Excerpts from Jim Conrad's
Naturalist Newsletter

from the February 9, 2007 Newsletter issued from Sierra Gorda Biosphere Reserve, QUERÉTARO, MÉXICO
(at Jalpan, Querétaro)

Last Sunday I walked around Jalpan's reservoir, taking about five hours, listing the birds so you can get a fix on what species are commonly seen here.

It wasn't a good birding day. It'd rained all night, unusual for the heart of the dry season, and all morning it was so dark, misty and drizzly that I missed several species just because I couldn't see their colors. When I started out at 8 AM it was 60°, dropped to 55° when I climbed upslope into the cloud-fog, and was 60° again when I returned five hours later.

Usually I list birds as I see them, so you can enjoy watching how the bird-species mix changes as I walk through one habitat after another. However, this time all the birds came from the lake's edge where scrub and disturbed areas met the water. When I climbed the slope to get to the road on the lake's other side it was so foggy and drizzly that birds weren't too evident and I saw nothing different. Therefore, the following list is "phylogenetic" -- theoretically ancient bird-types coming first, newly evolved species coming last -- the way most field guides represent them. This way, if you want to fill your head with pretty colors, interesting designs and miscellaneous bird-thoughts, you can look up the following species in your own guide to North American birds, starting at the front of your field guide and working toward the end.

  1. Neotropic Cormorant, 2 on a snag in shallow water
  2. Great Blue Heron, like a statue at water's edge
  3. Snowy Egret, 2 atop tree at water's edge
  4. Cattle Egret, 2, each riding a cow's back
  5. Wood Stork, stalking along water's edge
  6. Blue-winged Teal, ±15 noodling weeds at water's edge
  7. American Kestrel, atop a maguey's dead flower stalk
  8. American Coot, 14 scattered, paddling independently
  9. Spotted Sandpiper, wagging tail on mud bar
  10. White-winged Dove, many flocks of 10-20 flying by
  11. Inca Dove, on ground in fallow cornfield
  12. Elegant Trogon, female snatching cherry-like fruits
  13. Golden-fronted Woodpecker, atop cement power pole
  14. Tufted Flycatcher, snatching bugs along shore
  15. Eastern Phoebe, snatching bugs along shore
  16. Social Flycatcher, 3 in different trees, one calling
  17. Violet-green Swallow, several swooping low over water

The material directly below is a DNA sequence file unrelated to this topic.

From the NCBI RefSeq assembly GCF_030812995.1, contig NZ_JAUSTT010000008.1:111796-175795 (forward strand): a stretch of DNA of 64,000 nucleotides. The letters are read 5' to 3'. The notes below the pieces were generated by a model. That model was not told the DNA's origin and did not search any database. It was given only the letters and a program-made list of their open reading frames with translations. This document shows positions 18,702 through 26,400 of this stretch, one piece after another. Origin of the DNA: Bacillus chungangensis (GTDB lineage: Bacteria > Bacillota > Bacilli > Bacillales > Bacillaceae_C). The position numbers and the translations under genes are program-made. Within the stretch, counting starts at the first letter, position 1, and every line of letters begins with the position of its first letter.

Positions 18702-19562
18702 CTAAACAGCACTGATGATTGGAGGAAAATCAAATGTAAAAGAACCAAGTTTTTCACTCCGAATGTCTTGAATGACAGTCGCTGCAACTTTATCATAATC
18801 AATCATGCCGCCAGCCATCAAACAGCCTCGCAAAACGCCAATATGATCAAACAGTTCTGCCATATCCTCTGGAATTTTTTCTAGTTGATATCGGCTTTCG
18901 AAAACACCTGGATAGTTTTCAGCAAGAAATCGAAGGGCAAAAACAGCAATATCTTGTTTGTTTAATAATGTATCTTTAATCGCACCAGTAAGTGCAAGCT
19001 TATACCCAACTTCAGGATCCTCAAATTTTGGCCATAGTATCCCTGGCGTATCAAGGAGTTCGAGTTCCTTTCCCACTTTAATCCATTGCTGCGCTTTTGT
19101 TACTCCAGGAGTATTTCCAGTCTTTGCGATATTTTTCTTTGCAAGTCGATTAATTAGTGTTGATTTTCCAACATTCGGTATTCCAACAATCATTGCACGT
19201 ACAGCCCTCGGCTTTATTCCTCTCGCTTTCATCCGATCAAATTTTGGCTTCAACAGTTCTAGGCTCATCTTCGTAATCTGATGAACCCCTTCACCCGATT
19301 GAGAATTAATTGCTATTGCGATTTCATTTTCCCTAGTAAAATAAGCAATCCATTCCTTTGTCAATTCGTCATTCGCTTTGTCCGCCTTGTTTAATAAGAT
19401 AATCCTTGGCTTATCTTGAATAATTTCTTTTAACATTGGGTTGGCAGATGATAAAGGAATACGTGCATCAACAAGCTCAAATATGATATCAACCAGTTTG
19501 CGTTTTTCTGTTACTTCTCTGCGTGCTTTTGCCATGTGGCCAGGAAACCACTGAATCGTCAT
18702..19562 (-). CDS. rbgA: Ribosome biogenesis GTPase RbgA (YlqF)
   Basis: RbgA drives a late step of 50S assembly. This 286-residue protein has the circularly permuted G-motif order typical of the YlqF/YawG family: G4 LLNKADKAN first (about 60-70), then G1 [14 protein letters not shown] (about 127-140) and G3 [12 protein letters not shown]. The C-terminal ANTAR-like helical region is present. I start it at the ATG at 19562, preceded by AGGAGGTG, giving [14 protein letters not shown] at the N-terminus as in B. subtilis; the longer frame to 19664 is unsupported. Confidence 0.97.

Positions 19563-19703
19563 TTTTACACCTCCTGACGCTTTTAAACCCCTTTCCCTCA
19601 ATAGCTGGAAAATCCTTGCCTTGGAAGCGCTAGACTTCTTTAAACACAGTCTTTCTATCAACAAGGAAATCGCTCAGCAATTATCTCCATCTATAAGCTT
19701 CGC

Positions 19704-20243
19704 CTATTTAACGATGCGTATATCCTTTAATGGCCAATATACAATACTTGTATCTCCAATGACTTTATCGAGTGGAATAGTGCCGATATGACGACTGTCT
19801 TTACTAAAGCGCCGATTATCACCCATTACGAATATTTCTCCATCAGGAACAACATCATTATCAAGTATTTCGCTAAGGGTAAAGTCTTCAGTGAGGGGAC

18. Green Jay, complaining JEHRRR JEHRRR JEHRRR in scrub
  19. Ruby-crowned Kinglet, snatching gnats in scrub
  20. Blue-gray Gnatcatcher, abundant in scrub everywhere
  21. Brown-backed Solitaire, beautiful crescendo call
  22. Blue Mockingbird, lustily singing from hidden perch
  23. Cedar Waxwing, ±15 high-pitched ZEEEEEing in treetops
  24. Nashville Warbler, brightly yellow, showing rusty cap
  25. Yellow-rumped Warbler, several debugging acacia fls
  26. Black-and-white Warbler, foraging on tree-trunks
  27. Wilson's Warbler, very common in scrub along shore
  28. Northern Cardinal, bright male in scrub along road
  29. Black-headed Grosbeak, nibbling cherry-like fruit
  30. Indigo Bunting, ±10 in scrub, males mottled blue
  31. Melodious Blackbird, singing in tip-top of tree
  32. Great-tailed Grackle, several loudly calling
  33. Brown-headed Cowbird, 2 in tree next to pasture

Every species in the above list is also found somewhere in the US -- though sometimes the distribution extends only a few miles north across the border. Species not found in North America do occur here, but I didn't see any. I'm not too surprised by this, since the Eastern Sierra Madres can be followed all the way north into western Texas and beyond, where they become the Rocky Mountains. In other words, no major ecological barriers block birds from flying between here and Texas.

The "star" of the above list is certainly the Elegant Trogon, sometimes known as the Coppery-tailed Trogon, its distribution extending into the US only in southeastern Arizona and extreme western Texas. The female I saw was feeding in the typical trogon manner: After quietly perching, she'd suddenly fly up to a fruit, take it into her beak as she fluttered in mid air, then let herself drop, so that her weight helped snap the fruit off the tree.

When you make any such list often you miss a few very common species and see others that are rare. It's hard to believe I saw no Pied-billed Grebes on the lake or Vermillion Flycatchers in the scrub. However, my first sighting of the Elegant Trogon at this location made up for that.